In the end, I'd say the reduced risk and the higher return potential of the lump sum option is well worth the reduced payout. I'd also suggest not playing the lottery :)

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    Note this tax advice applies to the U.S. In Canada our lotteries are tax-free. Commented Aug 10, 2010 at 12:20
  • Same as in Australia, lotteries are tax free and paid in lump sum.
    – Jules
    Commented Aug 24, 2017 at 23:33
  • A lump sum of 50% vs. a 20 year annuity means that you are giving up almost 9% rate of return.
    – stannius
    Commented Apr 4, 2019 at 16:55
  • In agreement with "money today is better than money tomorrow." I will gladly pay you Tuesday for a hamburger today! Commented Jan 11 at 12:43

This is a bit pornographic, isn't it, in that we're looking at something we'd like to do (namely, "win the big lottery!") but probably won't ever have this happen to us. :)

Anyway. Ignoring the fact that this is kind of a hypothetical question...

Gotta go with The Straight Dope on this one, when deciding whether to take an annuity or a lump sum:

  • What assumed interest rate is underlying the calculations? Do you think you can earn significantly more than that rate on your own? If so, take the lump sum cash value. If not, go with the annuity.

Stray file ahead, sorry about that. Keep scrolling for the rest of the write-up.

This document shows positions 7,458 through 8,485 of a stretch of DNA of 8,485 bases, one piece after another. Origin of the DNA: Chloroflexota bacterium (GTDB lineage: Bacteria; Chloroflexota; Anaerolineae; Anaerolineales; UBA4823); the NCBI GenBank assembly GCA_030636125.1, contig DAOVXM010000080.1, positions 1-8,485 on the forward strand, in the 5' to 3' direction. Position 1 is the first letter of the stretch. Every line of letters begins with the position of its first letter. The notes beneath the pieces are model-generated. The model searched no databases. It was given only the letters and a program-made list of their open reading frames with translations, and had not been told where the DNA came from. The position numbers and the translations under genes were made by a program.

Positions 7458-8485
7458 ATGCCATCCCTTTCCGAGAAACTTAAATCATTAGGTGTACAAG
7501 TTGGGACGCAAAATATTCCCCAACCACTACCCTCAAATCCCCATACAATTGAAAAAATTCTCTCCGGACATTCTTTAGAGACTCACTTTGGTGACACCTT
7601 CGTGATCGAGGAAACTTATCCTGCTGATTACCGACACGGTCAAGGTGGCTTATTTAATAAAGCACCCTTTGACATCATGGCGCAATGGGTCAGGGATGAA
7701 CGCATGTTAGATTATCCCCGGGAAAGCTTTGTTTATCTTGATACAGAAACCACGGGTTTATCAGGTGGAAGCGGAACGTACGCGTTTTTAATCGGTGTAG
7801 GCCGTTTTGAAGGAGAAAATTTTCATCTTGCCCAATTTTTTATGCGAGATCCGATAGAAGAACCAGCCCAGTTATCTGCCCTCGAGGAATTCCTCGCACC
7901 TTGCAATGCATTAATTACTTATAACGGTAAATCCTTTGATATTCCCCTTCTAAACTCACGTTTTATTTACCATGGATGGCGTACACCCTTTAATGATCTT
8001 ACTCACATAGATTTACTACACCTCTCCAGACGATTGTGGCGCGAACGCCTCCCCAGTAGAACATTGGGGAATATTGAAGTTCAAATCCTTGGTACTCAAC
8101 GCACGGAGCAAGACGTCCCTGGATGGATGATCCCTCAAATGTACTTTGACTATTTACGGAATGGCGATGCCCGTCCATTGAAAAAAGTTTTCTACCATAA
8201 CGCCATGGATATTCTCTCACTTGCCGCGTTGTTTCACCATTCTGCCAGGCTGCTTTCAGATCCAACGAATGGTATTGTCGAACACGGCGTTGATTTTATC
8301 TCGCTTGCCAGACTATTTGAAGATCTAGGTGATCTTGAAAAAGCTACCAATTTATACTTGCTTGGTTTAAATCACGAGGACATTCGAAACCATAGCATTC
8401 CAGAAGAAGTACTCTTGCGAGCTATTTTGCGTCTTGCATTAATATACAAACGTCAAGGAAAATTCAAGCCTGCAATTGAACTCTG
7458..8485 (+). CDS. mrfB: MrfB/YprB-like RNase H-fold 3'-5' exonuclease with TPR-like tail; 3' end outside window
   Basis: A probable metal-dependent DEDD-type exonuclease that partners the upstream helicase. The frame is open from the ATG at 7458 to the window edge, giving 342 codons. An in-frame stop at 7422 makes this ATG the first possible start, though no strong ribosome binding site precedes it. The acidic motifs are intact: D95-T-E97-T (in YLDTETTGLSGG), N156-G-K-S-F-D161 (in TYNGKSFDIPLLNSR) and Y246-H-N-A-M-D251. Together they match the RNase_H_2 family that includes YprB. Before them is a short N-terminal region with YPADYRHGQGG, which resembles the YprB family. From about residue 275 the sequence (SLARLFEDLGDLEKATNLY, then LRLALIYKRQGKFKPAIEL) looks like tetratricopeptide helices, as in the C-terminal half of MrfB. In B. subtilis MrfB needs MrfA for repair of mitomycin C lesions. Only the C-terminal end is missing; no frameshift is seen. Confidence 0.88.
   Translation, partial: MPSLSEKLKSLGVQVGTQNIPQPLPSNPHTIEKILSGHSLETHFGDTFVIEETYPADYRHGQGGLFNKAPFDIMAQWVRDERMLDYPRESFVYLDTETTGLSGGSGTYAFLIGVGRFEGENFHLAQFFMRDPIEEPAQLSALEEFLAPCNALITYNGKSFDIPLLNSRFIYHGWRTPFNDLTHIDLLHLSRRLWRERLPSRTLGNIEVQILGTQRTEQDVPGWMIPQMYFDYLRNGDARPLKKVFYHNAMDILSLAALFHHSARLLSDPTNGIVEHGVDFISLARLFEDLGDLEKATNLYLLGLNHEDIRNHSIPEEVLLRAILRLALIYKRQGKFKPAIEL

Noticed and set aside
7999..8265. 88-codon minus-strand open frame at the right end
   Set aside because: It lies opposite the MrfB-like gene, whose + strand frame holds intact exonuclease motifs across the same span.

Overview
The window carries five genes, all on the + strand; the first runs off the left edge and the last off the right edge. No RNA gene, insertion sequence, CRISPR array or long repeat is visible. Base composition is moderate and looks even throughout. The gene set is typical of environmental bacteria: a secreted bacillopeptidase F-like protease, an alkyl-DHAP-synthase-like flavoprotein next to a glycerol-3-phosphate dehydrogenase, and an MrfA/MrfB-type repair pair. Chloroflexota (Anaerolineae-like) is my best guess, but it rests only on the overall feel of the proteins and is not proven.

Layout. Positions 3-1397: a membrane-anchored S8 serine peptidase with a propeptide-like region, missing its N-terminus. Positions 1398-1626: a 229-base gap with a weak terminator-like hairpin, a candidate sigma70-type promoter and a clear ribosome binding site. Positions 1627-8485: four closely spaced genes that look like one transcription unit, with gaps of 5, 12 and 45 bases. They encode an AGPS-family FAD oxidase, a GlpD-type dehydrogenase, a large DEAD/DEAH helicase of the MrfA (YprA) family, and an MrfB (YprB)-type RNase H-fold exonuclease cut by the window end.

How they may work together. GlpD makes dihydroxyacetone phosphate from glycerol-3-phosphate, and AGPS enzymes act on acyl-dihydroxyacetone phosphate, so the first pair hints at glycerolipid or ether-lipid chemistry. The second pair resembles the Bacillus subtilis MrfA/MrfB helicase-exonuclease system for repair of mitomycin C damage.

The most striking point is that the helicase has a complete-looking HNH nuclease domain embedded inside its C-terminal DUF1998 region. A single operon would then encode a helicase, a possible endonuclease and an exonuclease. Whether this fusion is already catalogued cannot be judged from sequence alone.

• What are your financial needs, both immediate and over the next twenty years? Do you need a steady flow of income? If you take the lump sum and invest it poorly or lose it, how much will it hurt you?

  • If you give up your job to enjoy your wealth, what will happen if you're still alive when the annuity payments stop? You don't want to blow it all in a spree and then find yourself in poverty in your old age.

  • What happens if you die before the annuity has been fully paid?

  • As noted, there's the question of whether to ask in advance for an annuity - the tax treatment alone could overwhelm any other considerations.